My Resume is Too Long! What Can I Do?

by Jul 13, 2018

Everyone knows the cardinal rule of resumes: keep it to one page.

Even recent grads with little or no professional experience can find this to be a challenge. Hopefully, there’s a lot you want to add to show what you’re capable of and what you’ve done before. However, resumes with more than one page (two max!) are much less likely to be viewed in full by recruiters and hiring managers.

So how do you decide what stays and what goes, and also how to parse down what stays to maximize that one page? Jane Burnett, one of our favorite contributors to Ladders, has a four step process to make your resume shine, even with just one page of space.

  • Remove positions from long ago, especially if they’re not relevant: It’s a common misconception that you have to list every job you’ve ever had on your resume. Get rid of the old jobs that don’t really add much for the position you’re applying for. Especially if you’ve been out of college/school for more than three or so years, get rid of your work-study positions.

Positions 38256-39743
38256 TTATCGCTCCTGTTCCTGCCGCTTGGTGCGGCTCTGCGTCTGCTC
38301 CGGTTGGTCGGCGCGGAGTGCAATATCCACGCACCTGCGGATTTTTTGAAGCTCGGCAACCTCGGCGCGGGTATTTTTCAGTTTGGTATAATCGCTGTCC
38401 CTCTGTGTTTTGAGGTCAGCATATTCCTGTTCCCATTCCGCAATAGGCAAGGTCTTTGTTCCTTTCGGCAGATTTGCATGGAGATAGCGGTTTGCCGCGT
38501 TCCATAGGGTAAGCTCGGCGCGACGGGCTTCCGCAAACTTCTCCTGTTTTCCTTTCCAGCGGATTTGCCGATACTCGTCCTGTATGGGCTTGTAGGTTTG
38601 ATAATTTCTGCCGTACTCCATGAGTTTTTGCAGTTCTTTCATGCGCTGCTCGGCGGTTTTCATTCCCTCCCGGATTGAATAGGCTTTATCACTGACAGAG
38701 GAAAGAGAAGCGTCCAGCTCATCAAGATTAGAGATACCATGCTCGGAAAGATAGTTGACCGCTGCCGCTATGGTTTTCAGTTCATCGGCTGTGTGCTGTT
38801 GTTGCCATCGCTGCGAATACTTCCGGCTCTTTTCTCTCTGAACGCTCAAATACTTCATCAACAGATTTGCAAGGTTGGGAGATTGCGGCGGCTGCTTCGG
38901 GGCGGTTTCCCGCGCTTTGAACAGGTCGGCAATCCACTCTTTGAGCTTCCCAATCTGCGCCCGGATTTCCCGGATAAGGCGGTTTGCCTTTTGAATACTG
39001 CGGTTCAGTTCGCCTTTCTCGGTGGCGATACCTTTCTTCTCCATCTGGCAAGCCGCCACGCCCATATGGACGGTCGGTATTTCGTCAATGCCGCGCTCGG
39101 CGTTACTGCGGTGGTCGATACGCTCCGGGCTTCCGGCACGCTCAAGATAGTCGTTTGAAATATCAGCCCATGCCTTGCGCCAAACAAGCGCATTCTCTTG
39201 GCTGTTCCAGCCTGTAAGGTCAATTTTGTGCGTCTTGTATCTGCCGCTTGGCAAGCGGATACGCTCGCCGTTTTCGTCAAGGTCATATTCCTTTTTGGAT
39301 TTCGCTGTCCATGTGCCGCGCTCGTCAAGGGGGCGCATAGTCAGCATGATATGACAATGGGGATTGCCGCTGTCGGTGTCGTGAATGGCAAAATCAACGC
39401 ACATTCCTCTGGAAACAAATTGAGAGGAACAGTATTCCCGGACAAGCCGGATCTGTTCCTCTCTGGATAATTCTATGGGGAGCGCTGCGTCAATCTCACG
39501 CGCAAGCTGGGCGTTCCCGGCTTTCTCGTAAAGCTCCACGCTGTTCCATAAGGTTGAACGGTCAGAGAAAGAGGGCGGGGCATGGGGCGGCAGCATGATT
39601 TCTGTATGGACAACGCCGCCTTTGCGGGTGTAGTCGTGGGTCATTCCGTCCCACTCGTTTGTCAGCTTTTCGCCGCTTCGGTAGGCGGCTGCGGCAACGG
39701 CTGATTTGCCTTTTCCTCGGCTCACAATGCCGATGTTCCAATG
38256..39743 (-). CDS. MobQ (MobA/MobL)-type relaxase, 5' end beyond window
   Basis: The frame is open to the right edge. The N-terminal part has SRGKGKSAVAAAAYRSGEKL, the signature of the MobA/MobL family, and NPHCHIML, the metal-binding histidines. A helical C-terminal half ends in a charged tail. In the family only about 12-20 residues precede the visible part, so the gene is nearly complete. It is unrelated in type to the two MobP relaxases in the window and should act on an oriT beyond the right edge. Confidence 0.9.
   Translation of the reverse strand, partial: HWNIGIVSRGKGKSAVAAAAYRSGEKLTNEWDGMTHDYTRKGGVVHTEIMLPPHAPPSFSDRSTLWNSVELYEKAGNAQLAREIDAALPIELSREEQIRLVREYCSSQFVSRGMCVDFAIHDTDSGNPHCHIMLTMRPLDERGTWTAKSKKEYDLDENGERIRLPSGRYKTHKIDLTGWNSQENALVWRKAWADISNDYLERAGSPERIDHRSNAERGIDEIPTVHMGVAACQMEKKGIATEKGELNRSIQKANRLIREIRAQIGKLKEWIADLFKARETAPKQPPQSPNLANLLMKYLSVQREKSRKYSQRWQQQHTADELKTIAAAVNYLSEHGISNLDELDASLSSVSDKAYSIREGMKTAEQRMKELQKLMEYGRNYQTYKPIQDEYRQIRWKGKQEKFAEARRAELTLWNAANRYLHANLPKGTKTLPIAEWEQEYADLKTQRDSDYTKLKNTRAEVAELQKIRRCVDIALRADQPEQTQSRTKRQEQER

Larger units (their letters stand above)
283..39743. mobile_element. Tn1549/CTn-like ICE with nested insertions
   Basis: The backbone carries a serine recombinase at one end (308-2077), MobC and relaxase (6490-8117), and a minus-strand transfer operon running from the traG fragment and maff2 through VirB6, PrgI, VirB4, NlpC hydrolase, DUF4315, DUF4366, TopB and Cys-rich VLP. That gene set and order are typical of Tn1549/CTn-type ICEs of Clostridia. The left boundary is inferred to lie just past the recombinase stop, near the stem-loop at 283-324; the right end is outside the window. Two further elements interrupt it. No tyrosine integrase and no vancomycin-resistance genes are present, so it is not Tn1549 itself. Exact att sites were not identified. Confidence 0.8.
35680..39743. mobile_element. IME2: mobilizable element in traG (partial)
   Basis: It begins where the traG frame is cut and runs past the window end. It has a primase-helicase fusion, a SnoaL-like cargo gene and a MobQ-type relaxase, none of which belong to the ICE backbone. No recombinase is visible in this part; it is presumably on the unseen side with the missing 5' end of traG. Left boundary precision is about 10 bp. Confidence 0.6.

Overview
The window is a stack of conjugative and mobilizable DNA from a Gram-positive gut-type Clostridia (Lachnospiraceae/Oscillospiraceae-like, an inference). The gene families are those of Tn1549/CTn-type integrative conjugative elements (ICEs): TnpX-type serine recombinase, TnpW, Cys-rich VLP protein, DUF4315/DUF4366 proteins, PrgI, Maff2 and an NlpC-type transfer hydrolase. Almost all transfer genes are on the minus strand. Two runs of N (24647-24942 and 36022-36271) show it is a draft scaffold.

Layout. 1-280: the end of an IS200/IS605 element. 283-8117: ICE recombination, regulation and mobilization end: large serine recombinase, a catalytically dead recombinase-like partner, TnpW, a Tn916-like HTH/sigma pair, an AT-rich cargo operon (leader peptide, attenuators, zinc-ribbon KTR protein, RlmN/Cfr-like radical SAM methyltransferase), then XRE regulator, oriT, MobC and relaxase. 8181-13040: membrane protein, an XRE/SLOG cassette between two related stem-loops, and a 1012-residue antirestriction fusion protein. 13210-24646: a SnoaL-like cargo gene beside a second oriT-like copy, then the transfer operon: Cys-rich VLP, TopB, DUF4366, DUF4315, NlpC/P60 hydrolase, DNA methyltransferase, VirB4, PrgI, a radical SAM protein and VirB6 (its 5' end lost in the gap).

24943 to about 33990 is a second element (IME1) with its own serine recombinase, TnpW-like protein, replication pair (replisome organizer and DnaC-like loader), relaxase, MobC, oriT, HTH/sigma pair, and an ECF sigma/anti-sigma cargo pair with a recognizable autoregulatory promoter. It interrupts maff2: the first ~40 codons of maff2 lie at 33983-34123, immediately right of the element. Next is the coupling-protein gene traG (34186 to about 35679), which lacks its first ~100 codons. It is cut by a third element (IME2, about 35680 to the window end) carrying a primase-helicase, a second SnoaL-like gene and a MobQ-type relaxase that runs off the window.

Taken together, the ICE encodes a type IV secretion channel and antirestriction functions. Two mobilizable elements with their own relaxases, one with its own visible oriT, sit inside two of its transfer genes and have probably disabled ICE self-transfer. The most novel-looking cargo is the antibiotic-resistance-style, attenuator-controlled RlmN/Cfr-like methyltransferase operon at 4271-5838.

• Carefully choose your wording: Your bullet points should be articulate, but there’s no reason to use flowery language or let them ramble on. They should also never be more than two lines long. Even two-line bullet points should really be left to a minimum.
  • Remove your references: This is unnecessary, and so is “References available on request”. It should be assumed that if you’re job hunting, you have references for potential employers to reach out to. When and if the time comes for you to advance to the phone screen or interview phase, you can furnish your references in a separate document.
  • Choose the right examples: You want to pick bullet points that make sense for the job you’re applying for. Be sure to pick things that will highlight things you’ve already done that are relevant to the job, and get rid of ones that aren’t going to help you.

With that knowledge, parsing down your resume should come a little bit easier. It’s also important to remember that different types of jobs require different types of resumes. As a rule, every resume you submit should be tailored to the job you’re applying for.

Photo by from Pexels


Recent Posts

Pin It on Pinterest

Share This

Share this post with your friends!